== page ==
Let’s Get Serious About Humor in the Workplace

Have you — or, worse, do you — work in an environment void of humor? That’s too bad, because the right kind of funny business can keep your business sharp, creative and, well, fun.

Here are three tasks that humor in the workplace can accomplish:

1. Humor can aid in problem solving.

Humor relieves some of the tension and tendency to assign blame. Instead, it places an issue in perspective. When you laugh, you’re under less pressure and more likely to consider facts and opinions in the absence of prejudice.

2. Humor can lower stress levels.

Reducing stress, especially in tense work environments, is invaluable, because stress inhibits talent, accentuates emotionalism over logic and limits empathy. (For your consideration: The largest expense for organizations is absenteeism, the largest cause of absenteeism is illness and the largest cause of illness is stress.)

3. Humor can generate interest in you and your ideas.

Most healthy people like to laugh and are attracted to people who make them laugh. The more people you can draw to you in a positive dynamic, the more people who will be open to your ideas and more likely to consider them.

What won’t humor do? Well, it will not accomplish these three things:

1. Humor will not overcome polarized opinions.

The Hatfields and McCoys were not about to be calmed down with some ironic banter or shrewd displays of sarcasm. Note how political campaigns have become increasingly and disturbingly vicious and personal, and humor is employed to degrade, embarrass and undermine opponents. Bullying, in person or in writing, often uses humor to savagely attack the victim.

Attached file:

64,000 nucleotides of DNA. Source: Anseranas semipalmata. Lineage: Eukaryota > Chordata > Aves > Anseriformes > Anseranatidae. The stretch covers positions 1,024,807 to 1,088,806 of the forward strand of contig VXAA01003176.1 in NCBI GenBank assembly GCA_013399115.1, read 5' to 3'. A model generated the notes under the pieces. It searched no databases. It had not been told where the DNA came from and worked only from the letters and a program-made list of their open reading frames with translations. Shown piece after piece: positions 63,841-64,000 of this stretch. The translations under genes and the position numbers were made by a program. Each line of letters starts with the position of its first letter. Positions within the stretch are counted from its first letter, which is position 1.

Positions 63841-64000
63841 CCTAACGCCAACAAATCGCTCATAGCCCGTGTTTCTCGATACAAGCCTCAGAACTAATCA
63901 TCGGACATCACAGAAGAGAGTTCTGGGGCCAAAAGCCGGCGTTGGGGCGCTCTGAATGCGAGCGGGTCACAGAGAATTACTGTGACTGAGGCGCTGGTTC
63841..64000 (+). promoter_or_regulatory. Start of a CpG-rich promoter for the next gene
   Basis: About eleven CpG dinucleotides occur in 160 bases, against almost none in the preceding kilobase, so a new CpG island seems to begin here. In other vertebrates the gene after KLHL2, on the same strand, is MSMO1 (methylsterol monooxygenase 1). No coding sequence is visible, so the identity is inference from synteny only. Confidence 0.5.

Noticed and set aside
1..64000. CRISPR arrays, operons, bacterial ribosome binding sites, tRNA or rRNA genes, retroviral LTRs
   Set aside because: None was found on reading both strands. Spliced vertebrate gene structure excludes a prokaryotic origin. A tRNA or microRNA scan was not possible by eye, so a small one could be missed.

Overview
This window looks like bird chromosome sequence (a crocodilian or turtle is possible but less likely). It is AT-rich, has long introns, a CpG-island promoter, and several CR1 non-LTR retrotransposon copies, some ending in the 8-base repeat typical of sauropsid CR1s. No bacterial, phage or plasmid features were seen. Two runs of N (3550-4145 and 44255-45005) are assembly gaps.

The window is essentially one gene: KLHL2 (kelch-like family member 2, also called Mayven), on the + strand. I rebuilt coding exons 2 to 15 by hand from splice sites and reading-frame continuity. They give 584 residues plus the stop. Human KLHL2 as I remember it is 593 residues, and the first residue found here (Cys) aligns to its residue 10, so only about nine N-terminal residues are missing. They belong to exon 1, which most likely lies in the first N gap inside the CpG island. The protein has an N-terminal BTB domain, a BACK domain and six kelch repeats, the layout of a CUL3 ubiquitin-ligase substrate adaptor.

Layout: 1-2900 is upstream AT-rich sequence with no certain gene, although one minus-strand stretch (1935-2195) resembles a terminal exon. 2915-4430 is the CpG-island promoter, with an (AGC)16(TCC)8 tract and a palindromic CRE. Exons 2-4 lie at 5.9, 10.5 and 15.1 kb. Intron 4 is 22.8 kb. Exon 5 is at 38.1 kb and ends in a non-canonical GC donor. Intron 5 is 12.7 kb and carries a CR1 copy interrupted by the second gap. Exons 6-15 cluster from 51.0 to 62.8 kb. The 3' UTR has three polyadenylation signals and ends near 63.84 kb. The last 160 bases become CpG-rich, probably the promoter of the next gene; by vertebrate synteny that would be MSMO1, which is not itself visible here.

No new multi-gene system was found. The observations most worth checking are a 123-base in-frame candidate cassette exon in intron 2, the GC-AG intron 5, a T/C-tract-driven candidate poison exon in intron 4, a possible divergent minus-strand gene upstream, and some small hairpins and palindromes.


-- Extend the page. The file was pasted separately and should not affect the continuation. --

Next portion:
2. Humor will not create value where none exists.

If you don’t have a sound business case, value proposition, mission statement, beliefs set or message, humor will not serve as a substitute.

3. Humor will not enhance credibility.

You’re not credible because you’re funny; you’re funny because you’re credible. People who think they’re funny but aren’t engage in loud and profane behavior, are stuck on one issue or perform tired gags, and we don’t like them.

Bottom line: The more credibility you have, the more likely your style of humor will be accepted in the workplace.

(Photo by Ryan McGuire via Gratisography)

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